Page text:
EGU General Assembly 2020
© Author(s) 2020. This work is distributed under
the Creative Commons Attribution 4.0 License.

Deglaciation of the Kola Peninsula, Arctic Russia, during the Last Glacial-Interglacial Transition

Benjamin Boyes1, Lorna Linch1, and Danni Pearce2
Benjamin Boyes et al.
  • 1University of Brighton, School of Environment and Technology, United Kingdom of Great Britain and Northern Ireland
  • 2University of Hertfordshire, Department of Biological and Environmental Sciences, United Kingdom of Great Britain and Northern Ireland

The glacial history of the Kola Peninsula, northwest Arctic Russia, during the Last Glacial-Interglacial Transition (LGIT; c. 18-10 ka) is poorly understood, with some researchers suggesting that the region was glaciated by the Fennoscandian Ice Sheet (FIS; e.g. Hughes et al., 2016), and others suggesting that it was glaciated by an independent Ponoy Ice Cap (e.g. Astakhov et al., 2016). Furthermore, it is unclear if and where there was a periodic ice standstill during the Younger Dryas (c. 12.9-11.7 ka) cold stadial. This is the largest sector of Fennoscandia where glaciation is poorly constrained, which stems from low resolution geomorphological mapping, a lack of sedimentary analyses, and limited dating of glacial landforms and deposits on the Kola Peninsula.

Initial interpretations of geomorphological mapping and sedimentological analyses are presented. High resolution geomorphological mapping has, so far, demonstrated that the Kola Peninsula was glaciated by the FIS, which flowed from the Scandinavian mountains in the west and across the shield terrain of the Kola Peninsula, and not an independent Ponoy Ice Cap, as indicated by the west-east orientation of glacial lineations (e.g. drumlins, crag and tails, mega-scale glacial lineations), moraines, and meltwater channels. Up to four ice streams located in the western Kola Peninsula and the White Sea demonstrated in the glacial lineation record have also been identified. Furthermore, the Younger Dryas margin is proposed to be aligned north-south across the Kola Peninsula, flowing around the Khibiny Mountains, and forming an ice lobe in the White Sea, which is demonstrated by the moraine and meltwater landform assemblage. Moraines and lateral meltwater channels also suggest the Monche-tundra Mountains were exposed as nunataks, and that there were independent cirque and valley glaciers in the Lovozero and Khibiny Mountains at the periphery of the FIS during the Younger Dryas. In addition, glaciotectonised sediments identified in sedimentary analyses indicates the FIS underwent sustained readvances during retreat. This research will provide crucial empirical data for validating numerical model simulations of the FIS, which in turn will further our understanding of (de)glacial dynamics in other Arctic, Antarctic, and Alpine regions.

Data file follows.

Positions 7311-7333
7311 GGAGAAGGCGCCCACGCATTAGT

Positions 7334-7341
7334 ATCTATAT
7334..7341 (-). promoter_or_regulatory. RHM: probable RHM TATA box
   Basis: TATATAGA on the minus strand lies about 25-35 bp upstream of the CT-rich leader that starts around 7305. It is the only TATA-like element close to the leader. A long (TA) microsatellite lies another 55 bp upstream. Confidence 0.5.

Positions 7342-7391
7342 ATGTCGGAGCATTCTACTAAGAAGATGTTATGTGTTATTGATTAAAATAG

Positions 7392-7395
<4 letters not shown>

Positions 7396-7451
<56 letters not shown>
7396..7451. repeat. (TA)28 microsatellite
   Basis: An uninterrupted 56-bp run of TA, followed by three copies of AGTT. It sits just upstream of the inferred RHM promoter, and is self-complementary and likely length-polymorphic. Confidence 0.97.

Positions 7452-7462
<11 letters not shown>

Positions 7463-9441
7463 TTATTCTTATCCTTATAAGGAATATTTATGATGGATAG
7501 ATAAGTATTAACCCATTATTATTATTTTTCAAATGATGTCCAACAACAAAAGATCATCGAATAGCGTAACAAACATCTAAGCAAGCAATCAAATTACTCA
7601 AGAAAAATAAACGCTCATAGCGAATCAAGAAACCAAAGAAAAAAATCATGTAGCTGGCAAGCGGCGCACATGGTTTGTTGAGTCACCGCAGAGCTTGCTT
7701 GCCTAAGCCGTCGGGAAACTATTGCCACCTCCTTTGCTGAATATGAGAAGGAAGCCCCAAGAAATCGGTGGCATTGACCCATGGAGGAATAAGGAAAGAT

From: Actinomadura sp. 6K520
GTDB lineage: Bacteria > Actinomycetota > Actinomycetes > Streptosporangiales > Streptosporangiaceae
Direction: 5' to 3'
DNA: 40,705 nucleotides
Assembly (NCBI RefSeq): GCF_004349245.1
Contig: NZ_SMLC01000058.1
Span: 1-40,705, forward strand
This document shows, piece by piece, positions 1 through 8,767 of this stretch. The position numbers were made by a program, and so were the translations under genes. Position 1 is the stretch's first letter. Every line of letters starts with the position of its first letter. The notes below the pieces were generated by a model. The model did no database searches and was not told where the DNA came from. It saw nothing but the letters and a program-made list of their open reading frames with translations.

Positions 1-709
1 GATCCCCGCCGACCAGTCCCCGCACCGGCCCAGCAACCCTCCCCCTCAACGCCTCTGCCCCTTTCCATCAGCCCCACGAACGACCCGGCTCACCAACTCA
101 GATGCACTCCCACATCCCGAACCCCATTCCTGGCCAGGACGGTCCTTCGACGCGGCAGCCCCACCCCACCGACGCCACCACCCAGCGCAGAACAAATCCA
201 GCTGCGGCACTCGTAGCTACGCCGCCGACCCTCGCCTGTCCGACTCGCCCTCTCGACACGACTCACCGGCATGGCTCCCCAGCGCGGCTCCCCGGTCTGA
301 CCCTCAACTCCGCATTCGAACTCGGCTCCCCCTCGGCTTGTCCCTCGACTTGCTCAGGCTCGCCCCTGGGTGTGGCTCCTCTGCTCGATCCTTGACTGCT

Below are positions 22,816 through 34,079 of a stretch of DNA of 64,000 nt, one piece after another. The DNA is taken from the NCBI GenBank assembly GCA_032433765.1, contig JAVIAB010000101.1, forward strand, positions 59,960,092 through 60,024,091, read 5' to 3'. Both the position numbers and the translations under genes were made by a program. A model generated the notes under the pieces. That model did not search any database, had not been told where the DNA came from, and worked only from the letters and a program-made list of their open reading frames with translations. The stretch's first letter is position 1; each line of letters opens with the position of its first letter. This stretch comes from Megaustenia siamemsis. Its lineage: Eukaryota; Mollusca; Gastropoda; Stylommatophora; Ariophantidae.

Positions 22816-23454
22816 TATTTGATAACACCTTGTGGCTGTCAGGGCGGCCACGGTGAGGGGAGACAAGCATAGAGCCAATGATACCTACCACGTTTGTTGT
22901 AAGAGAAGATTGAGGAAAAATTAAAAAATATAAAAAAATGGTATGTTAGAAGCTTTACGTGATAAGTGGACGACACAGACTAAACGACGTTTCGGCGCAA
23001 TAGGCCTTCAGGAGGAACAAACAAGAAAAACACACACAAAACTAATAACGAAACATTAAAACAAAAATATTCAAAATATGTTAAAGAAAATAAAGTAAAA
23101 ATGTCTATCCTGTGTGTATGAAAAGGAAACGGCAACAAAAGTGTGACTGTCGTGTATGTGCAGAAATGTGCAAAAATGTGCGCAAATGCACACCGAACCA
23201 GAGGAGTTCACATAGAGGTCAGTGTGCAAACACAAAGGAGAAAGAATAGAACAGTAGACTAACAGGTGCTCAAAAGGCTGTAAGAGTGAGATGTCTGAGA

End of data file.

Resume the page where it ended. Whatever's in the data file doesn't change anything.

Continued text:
Astakhov, V., Shkatova, V., Zastrozhnov, A. and Chuyko, M. (2016). Glaciomorphological map of the Russian Federation. Quaternary International, 420, pp.4-14.

Hughes, A.L., Gyllencreutz, R., Lohne, Ø.S., Mangerud, J. and Svendsen, J.I. (2016). The last Eurasian ice sheets - a chronological database and time-slice reconstruction, DATED-1. Boreas, 45(1), pp.1-45.

How to cite: Boyes, B., Linch, L., and Pearce, D.: Deglaciation of the Kola Peninsula, Arctic Russia, during the Last Glacial-Interglacial Transition, EGU General Assembly 2020, Online, 4–8 May 2020, EGU2020-334,, 2019

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Presentation version 1 – uploaded on 28 Apr 2020
  • CC1: Meltwater Channels, Nico Dewald, 05 May 2020

    Hi Ben,

    that's an impressive dataset you have there! I was wondering whether all of these meltwater channels are lateral and if (or where) you found subglacial channels?



    • AC1: Reply to CC1, Benjamin Boyes, 06 May 2020

      Thanks Nico,

      The dataset inludes lateral, proglacial, and subglacial meltwater channels, and I have also mapped some possible subglacial hummock corridors. The subglacial channels mapped so far are mainly along the northern coastline and along (possible) ice stream paths, there are also some near the southern coastline.

      I expect I will find more subglacial channels in the western Kola Peninsula/Russian Lapland when I map this area.